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  • Final report out: pilot error and a malfunctioning auto-throttle, oh, and a failure to properly train pilots. what a surprise!

    https://www.reuters.com/world/asia-p...21-2022-11-10/

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    • http://avherald.com/h?article=4e18553c/0004&opt=0

      https://knkt.go.id/Repo/Files/Lapora...nal-Report.pdf

      --- Judge what is said by the merits of what is said, not by the credentials of who said it. ---
      --- Defend what you say with arguments, not by imposing your credentials ---

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      • Haven't found time to read the report, but, from the summary I gather that the mechanical issue was binding or friction of a throttle control cable and the subsequent failure of the crew to monitor and intervene.

        - Mechanical controls jam. Modern airliners (or which the 737 is not one and should have been retired by now) should never have A/T commands inhibited by thrust lever mechanical linkage issues. These should be digital commands sent from the autoflight computers to the EEC/FADEC components that control the engine power settings with no mechanical control reliability requirements. Airbus has been on board with this since the 80's. Solid state reliability. I think it's a good idea (though not a necessity) to servo drive the thrust levers but not in any way that might inhibit actual autoflight commands. The 737 is a relic from an age where autopilot had a very different design philosophy and subsequent attempts at modernization have left it with layers of needless complexity, i.e. added points of failure, thay continue to reveal themselves to this day.

        - At this point, the MAIN reason we still need human pilots is as a means to monitor and intervene when autoflight errors occur. If we didn't have a need for monitoring and occasional intervention, we wouldn't need human pilots. They are the line of defense needed to overcome the reality of inevitable system errors and failures, systems which otherwise can aviate and navigate (and communicate) very well on their own. Therefore, that is the job. If pilots fail to monitor automation and intervene, what do they think are they there for? A stolen paycheck?

        Comment


        • The main reasons for the autothrust to be linked to the TLA in Boeing's philosophy are consistency with visual / tactile feedback and giving the pilot the ability to override or augment the AT even without disconnecting it.

          It is not a "relic 737" issue but a design philosophy. The 777 and 787 are fully FBW and the AT still works like this.


          --- Judge what is said by the merits of what is said, not by the credentials of who said it. ---
          --- Defend what you say with arguments, not by imposing your credentials ---

          Comment


          • Originally posted by Evan View Post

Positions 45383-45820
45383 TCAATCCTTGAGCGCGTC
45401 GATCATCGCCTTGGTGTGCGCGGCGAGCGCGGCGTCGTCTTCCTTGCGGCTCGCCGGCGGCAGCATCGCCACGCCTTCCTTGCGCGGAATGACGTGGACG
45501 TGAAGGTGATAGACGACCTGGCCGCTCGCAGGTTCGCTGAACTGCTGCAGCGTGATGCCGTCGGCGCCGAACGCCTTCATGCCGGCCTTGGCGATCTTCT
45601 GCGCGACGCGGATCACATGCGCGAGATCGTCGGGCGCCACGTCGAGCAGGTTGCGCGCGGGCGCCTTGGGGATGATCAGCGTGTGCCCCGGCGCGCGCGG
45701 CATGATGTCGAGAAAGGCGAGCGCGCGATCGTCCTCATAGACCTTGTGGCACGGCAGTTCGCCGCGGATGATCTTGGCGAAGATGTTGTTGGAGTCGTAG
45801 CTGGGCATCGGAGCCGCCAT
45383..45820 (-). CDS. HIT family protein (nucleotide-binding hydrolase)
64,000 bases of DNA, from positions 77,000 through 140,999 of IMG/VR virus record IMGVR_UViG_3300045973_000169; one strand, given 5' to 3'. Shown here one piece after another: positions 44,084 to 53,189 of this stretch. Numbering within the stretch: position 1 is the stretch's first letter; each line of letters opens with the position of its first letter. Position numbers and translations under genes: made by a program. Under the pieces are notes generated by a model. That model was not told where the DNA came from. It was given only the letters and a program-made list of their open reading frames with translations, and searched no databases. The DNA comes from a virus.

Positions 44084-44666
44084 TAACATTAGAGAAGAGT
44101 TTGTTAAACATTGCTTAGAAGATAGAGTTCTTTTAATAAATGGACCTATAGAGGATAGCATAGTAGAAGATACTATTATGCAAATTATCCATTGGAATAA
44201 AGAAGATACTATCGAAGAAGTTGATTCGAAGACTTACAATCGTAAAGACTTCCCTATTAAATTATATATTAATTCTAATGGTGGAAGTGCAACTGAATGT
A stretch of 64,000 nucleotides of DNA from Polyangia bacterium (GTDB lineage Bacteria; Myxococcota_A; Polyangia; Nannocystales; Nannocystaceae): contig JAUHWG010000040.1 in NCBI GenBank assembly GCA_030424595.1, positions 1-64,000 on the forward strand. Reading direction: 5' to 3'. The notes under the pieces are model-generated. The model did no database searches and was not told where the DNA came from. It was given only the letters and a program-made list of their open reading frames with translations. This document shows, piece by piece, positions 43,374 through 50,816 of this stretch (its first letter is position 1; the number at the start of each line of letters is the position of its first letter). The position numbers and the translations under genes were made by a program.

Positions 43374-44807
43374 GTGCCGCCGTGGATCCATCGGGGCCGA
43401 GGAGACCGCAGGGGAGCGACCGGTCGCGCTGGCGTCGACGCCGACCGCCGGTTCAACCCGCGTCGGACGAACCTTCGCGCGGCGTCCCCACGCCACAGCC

- Mechanical controls jam. Modern airliners (or which the 737 is not one and should have been retired by now) should never have A/T commands inhibited by thrust lever mechanical linkage issues. These should be digital commands sent from the autoflight computers to the EEC/FADEC components that control the engine power settings with no mechanical control reliability requirements. Airbus has been on board with this since the 80's. Solid state reliability. I think it's a good idea (though not a necessity) to servo drive the thrust levers but not in any way that might inhibit actual autoflight commands. The 737 is a relic from an age where autopilot had a very different design philosophy and subsequent attempts at modernization have left it with layers of needless complexity, i.e. added points of failure, thay continue to reveal themselves to this day.
            Couple things:

            1. I am not sure the Airbus fixed-lever AT philosophy is necessarily inherently more reliable than Boeing's. At best, it replaced one failure mode with another, in fact, I remember you taking issue with it in re AF447.

            2. I'm not sure what drastic change there has been to autopilot "design philosophy" since the 731 prototype first flew. Care to elaborate?

            Comment


            • Originally posted by ATLcrew View Post
              2. I'm not sure what drastic change there has been to autopilot "design philosophy" since the 731 prototype first flew. Care to elaborate?
              Well, to begin with—correct me if I'm wrong—but the original 737 did not even have autothrottle. At that point, there was no FCC and autopilot philosophy was contained to the axes represented by the two paddle activation switches on the rudimentary glareshield panel: ailerons and elevator. The primary purpose of autopilot at that point was more to hold a selected flightpath as a tool against pilot fatigue rather than a fully capable flight guidance and management system that is the primary means of flight control in most phases of flight. By the time the A320 (and the 777 and the 787) were developed, autoflight was a thing and it integrated flightpath control with power settings and modern nav avionics.